Videogames make us happier, a new study finds

Working with the cooperation of two major game developers, researchers at Oxford’s Internet Institute have found that, astonishingly, videogames seem to make people happy. The new study looked at player data provided by Nintendo and EA and found that videogame play is positively correlated with a sense of well-being.

The authors of the study examined two games: Nintendo’s Animal Crossing: New Horizons and EA’s Plants vs. Zombies: Battle for Neighborville. Both publishers provided data for the research – Nintendo provided data on the amounts of time players were spending in Animal Crossing, and EA additionally provided data on in-game achievements and the emoticons players used while playing.

“If you play Animal Crossing for four hours a day, every single day, you’re likely to say you feel significantly happier than someone who doesn’t,” the study’s principal author, Prof. Andrew Przybylski, told the BBC. Przybylski notes that this flies in the face of the past four decades of research on videogames, which suggests that the longer people play games, the unhappier they become.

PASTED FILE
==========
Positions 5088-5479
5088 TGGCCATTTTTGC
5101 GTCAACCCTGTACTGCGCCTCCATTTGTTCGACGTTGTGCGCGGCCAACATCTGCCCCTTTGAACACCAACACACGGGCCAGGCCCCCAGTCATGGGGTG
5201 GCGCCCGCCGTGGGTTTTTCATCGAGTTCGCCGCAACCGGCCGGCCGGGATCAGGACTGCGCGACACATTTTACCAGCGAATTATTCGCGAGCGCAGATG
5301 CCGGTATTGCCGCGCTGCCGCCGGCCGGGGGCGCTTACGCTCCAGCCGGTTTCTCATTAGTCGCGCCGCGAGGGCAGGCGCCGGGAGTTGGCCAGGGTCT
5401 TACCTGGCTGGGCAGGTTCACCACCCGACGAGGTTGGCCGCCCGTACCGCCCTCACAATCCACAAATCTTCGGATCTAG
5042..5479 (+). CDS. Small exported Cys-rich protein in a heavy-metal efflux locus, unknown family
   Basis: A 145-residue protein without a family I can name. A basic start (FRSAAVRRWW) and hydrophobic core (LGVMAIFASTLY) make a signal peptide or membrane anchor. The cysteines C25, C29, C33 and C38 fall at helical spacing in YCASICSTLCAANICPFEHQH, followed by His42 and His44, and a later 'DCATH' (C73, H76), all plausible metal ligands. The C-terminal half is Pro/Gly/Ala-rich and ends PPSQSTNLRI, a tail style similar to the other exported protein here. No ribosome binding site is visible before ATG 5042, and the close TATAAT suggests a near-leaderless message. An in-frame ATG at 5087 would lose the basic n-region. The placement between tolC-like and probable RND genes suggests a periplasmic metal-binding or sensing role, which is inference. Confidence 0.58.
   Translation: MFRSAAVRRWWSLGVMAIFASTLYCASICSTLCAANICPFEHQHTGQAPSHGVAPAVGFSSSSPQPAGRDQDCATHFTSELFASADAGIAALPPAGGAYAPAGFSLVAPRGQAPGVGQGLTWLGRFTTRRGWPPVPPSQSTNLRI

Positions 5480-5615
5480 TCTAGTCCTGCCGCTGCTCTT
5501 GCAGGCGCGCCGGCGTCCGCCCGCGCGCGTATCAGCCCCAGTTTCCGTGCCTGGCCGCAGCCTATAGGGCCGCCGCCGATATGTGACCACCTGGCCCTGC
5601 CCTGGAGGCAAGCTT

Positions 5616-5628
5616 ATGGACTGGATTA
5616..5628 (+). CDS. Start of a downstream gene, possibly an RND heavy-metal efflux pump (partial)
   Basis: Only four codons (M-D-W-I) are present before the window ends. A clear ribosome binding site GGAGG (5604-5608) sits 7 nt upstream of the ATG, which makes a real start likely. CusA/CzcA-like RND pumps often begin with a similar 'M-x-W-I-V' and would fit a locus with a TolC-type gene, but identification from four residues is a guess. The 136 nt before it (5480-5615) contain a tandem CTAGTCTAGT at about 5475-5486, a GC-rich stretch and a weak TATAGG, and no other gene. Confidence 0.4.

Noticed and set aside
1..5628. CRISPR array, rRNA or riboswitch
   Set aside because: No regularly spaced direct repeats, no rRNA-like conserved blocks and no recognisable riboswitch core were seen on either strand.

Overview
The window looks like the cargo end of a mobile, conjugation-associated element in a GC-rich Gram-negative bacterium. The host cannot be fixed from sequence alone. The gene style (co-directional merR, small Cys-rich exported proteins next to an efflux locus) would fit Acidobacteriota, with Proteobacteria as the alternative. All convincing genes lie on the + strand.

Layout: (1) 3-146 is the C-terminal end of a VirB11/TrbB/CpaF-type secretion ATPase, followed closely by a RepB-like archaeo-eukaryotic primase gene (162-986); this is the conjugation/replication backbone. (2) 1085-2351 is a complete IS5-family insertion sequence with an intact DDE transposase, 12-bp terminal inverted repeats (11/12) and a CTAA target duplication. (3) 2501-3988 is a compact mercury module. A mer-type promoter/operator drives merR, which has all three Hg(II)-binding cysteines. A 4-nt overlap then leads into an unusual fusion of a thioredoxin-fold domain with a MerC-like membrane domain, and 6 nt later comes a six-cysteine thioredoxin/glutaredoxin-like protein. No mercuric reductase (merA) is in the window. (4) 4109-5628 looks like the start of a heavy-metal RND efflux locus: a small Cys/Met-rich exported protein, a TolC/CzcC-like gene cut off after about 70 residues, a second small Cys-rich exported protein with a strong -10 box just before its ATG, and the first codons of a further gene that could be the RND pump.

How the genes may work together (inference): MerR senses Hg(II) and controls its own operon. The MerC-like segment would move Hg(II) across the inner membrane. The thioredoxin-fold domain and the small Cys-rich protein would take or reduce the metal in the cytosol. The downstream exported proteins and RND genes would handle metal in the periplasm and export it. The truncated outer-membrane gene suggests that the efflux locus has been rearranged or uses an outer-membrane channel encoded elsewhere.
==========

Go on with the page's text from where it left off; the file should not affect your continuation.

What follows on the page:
Przybylski says that the difference may be down to the presence of social features in both Animal Crossing and Plants vs. Zombies, which act as a kind of “digital water-cooler” where players can socialise with friends and meet new people.

The study – which you can read in full here – concludes that it’s possible for academic researchers to work with the games industry to produce high-quality scholarship on games. Historically that’s been difficult, as publishers tend to be protective of their proprietary data on player behaviour. This study suggests that triple-A games companies may be becoming more open to working with social scientists.

In this case, Pryzbylski says, it’s shown that policymakers may in many cases have an incomplete picture of the link between videogames and mental well-being.

For more social games, check out our list of the best new MMOs to play in 2020.